The pioneering feminist poet, Adrienne Rich, who consistently challenged the myths of the American dream, has died, aged 82.  

Rich, who had been in a relationship with the Jamaican-American author Michelle Cliff since 1976, was the recipient of, among others, the Yale Young Poets prize, the National Book Award, and the Dorothea Tanning Award, the latter awarded by the Academy of American Poets.

She died yesterday at her home in Santa Cruz of complications due to rheumatoid arthritis, according to her son, Peter Conrad, the LA Times reports.

The poet was best known as an advocate of women’s rights, which formed the dominant motif of both her prose and poetry, but also engaged with sexual politics and foreign policy, especially in her strong anti-war stance. She was a native of Baltimore, and attended Radcliffe College.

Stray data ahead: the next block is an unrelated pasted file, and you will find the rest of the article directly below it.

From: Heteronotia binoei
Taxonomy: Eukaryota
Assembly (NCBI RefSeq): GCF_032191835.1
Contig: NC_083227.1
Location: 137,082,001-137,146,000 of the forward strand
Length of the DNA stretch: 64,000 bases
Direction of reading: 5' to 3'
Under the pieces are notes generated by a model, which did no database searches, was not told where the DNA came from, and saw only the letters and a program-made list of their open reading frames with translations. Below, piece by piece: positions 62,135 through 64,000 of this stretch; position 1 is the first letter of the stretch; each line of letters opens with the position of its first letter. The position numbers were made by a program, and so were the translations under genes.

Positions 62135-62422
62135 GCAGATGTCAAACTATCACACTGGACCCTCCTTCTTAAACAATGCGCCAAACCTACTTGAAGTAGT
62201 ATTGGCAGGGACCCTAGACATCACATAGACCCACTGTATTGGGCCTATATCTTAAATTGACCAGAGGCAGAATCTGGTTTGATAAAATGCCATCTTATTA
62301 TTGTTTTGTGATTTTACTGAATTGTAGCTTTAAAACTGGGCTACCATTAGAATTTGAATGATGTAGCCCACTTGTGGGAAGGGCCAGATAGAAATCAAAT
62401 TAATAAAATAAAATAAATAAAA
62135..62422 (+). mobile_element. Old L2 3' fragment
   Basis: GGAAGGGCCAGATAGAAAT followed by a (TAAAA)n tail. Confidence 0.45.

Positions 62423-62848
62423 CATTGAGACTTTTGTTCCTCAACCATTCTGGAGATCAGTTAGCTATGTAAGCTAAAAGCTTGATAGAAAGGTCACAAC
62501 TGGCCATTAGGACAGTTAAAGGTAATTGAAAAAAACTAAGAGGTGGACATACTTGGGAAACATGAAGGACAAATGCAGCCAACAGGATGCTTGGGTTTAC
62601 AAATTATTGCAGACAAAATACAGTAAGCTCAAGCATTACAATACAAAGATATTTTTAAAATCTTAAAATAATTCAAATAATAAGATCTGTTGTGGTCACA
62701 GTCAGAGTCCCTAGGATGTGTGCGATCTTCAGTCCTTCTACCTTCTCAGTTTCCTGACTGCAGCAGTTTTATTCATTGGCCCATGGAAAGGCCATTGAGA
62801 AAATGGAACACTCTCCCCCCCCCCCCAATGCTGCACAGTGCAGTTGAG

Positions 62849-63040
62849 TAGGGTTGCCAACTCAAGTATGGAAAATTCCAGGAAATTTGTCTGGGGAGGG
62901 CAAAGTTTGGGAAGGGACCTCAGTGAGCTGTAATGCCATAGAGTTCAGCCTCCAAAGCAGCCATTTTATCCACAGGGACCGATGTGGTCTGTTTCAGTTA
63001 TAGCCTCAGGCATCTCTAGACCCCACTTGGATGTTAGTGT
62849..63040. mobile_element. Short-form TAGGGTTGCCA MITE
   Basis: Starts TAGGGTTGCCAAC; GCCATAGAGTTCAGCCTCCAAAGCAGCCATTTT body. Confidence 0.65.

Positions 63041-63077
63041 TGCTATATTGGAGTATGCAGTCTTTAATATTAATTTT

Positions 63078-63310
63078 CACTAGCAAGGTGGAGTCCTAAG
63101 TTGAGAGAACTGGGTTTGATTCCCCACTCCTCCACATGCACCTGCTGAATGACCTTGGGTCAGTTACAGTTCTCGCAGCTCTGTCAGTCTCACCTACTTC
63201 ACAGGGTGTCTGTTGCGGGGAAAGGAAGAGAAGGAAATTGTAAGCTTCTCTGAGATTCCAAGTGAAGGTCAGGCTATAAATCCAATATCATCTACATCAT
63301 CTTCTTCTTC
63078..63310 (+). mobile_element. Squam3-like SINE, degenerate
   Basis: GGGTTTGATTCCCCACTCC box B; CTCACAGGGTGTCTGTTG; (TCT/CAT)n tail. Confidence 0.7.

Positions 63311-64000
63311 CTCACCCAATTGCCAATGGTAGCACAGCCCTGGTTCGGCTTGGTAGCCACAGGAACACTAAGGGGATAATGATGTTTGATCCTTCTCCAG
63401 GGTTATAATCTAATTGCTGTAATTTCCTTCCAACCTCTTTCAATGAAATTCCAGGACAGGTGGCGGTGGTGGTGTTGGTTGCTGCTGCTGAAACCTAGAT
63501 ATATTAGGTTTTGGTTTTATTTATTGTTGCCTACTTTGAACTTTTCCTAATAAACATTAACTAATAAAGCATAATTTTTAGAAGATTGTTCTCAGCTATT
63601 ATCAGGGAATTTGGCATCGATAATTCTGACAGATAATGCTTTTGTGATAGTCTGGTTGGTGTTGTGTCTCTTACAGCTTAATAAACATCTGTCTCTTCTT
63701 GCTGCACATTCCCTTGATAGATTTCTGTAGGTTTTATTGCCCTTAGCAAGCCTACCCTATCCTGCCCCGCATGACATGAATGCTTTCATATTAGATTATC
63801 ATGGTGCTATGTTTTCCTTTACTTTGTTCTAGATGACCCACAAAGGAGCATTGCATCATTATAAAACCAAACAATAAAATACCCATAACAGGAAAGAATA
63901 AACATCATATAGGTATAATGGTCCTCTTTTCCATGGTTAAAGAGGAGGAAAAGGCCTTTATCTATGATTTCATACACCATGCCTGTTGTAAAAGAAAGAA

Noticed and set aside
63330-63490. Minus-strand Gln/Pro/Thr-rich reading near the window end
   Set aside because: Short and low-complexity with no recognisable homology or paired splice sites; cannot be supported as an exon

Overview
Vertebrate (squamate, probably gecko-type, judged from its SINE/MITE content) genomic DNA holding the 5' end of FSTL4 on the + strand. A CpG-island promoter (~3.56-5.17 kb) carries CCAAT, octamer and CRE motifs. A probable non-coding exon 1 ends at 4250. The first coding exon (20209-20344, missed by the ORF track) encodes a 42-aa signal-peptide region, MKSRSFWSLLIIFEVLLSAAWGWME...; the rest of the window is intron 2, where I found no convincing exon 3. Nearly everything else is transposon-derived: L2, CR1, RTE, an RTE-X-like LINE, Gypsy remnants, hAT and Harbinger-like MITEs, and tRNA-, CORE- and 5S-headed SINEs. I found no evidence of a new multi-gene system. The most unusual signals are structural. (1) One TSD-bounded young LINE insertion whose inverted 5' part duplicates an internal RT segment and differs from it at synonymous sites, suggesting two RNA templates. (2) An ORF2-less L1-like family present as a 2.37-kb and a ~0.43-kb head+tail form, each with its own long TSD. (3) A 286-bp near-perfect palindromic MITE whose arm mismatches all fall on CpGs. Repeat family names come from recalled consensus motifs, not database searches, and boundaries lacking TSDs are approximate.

Rich was also selected for the National Medal for the Arts in 1997, which she refused. “The radical disparities of wealth and power in America are widening at a devastating rate,” she wrote in a letter addressed to then-President Clinton. “A president cannot meaningfully honor (sic) certain token artists while the people at large are so dishonored (sic).”

She also won the 2003 Yale Bollingen Prize for American Poetry, and was applauded by the panel of judges for her “honesty at once ferocious, humane, her deep learning, and her continuous poetic exploration and awareness of multiple selves.”